Tuesday, July 4, 2006

Murder in Iraq?

A story that has been developing in the news over the last few days has deeply disturbed me.  There are accusations that a U.S. soldier, Steven Green, and three buddies raped and killed an teenage Iraqi girl and killed her family- including a 10 year old sister.  This happened in a town caleld Mahmudiya, just south of Baghdad.  The accusation is that they then burned the body to cover up the crime.  I kept going back and forth about posting about this in my blog saying to myself, that's not what this blog is about.  But, I commented about Moussaoui's sentencing and other current affairs.  So, I've got to talk about this.
First of all, we don't know all of the facts yet.  The soldiers haven't been formally charged.  But, it looks as though they certainly will be.  And, in our justice system, people are innocent until proven guilty.  So, let's keep that in mind.  But, the main evidence against this soldier is the testimony of fellow soldiers.  So, it doesn't look likely that nothing wrong happened there.  And, in this case, we're looking at premeditated rape and murder, not something that happened in the heat of battle.

Before I rush to judgment, I always try to put myself in the place of the accused.  What was he  thinking or feeling that caused him to do what he did?  In this case, I can't even imagine the stress of being a soldier in Iraq. War is no longer as "civilized" as it was in the days where soldiers all wore uniforms and met on the field for battles.  Now, it's hit and run.  Enemy combatants hide among the populations we're trying to liberate.  Our soldiers can't tell who will shoot them the minute they turn their back or who has planted an IED (improvised explosive device).  Death is a possibility literally every moment of their day.  This has to place tremendous stress on the soldiers and cloud their judgment.  I can't know what they're thinking.  But, I do know it has to be almost unbearable.  So, we should give that some consideration when we're judging their actions.

But, we are getting reports of soldiers committing horrors against the people of Iraq that are simply animalistic, barbaric acts.  We have to call them what they are.   What these soldiers are accused of doing (and others who have shot people in their homes) is nothing short of murder, even in a time of war.  I have criticized "moderate" Muslims for not speaking out against the Islamafacists.  I think it's important that Americans separate ourselves from the acts of these individuals and cry out in a loud voice that we do not approve.  The acts these soldiers are accused of committing are not only just as wrong as they can possibly be from a humanity POV, they provide fodder to the Islamfacist propaganda machine.  They are incredibly harmful to our reputation around the world and they help the enemy fan the flames of hatred against us.  If these things were done, they are tantamount to treason against the United States.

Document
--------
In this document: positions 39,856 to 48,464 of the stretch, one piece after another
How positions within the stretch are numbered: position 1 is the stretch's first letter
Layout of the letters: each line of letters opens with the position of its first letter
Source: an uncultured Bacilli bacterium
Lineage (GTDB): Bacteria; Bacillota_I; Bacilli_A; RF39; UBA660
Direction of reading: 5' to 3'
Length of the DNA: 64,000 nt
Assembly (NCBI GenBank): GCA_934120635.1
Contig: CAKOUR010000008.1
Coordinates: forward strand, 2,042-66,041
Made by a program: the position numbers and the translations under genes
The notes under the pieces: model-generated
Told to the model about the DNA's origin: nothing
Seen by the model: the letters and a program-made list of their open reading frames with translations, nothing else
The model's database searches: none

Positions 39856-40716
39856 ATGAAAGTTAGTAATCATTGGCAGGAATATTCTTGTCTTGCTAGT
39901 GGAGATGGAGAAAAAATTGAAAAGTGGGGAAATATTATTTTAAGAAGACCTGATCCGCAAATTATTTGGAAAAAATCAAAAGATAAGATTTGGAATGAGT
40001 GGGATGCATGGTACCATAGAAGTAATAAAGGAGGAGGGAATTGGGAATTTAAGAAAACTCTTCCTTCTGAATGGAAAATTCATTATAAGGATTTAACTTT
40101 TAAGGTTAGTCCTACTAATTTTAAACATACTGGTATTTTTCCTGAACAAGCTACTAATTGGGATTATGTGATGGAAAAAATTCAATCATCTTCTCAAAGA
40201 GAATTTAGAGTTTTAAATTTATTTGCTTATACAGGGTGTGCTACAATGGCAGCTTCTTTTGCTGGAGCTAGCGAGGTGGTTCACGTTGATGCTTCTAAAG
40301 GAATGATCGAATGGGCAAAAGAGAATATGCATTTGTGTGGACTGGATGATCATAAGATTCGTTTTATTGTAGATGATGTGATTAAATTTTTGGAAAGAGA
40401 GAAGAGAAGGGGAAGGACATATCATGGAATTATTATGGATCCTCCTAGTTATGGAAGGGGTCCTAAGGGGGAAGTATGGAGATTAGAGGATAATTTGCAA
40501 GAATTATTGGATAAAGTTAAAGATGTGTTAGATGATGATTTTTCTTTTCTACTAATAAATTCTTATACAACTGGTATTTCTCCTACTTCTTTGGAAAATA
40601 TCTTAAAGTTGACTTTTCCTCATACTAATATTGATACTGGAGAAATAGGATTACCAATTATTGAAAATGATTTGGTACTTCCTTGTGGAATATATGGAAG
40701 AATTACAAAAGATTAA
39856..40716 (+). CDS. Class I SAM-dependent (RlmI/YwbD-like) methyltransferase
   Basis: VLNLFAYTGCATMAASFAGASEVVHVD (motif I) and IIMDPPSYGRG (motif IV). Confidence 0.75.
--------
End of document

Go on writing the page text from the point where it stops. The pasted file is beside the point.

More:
I have gone on and on in my blog about how justice is not about retribution.  I've talked about how it's better to forgive than to seek vengeance.  And, I must be consistent with that POV.  However, these acts are so public, so heinous and so potentially damaging, I'm afraid that I have to say I want to see them prosecuted to the fullest extent of the law and dealt the harshest penalty possible, as both a deterrent against future acts and as a way of saying "We don't approve". 

I almost cried as I watched the news report last night.  Man's inhumanity to man never ceases to amaze and disappoint me.  I want to be patriotic.  I support our soldiers wholeheartedly. Even while I have serious reservations about our involvement in Iraq.  I am so grateful for them being willing to volunteer to lay down their lives for their country.  They are far better people than I can even hope to be.  But, we have to speak out against atrocities committed in our name and we have to do it loudly.

Peace,
Brian

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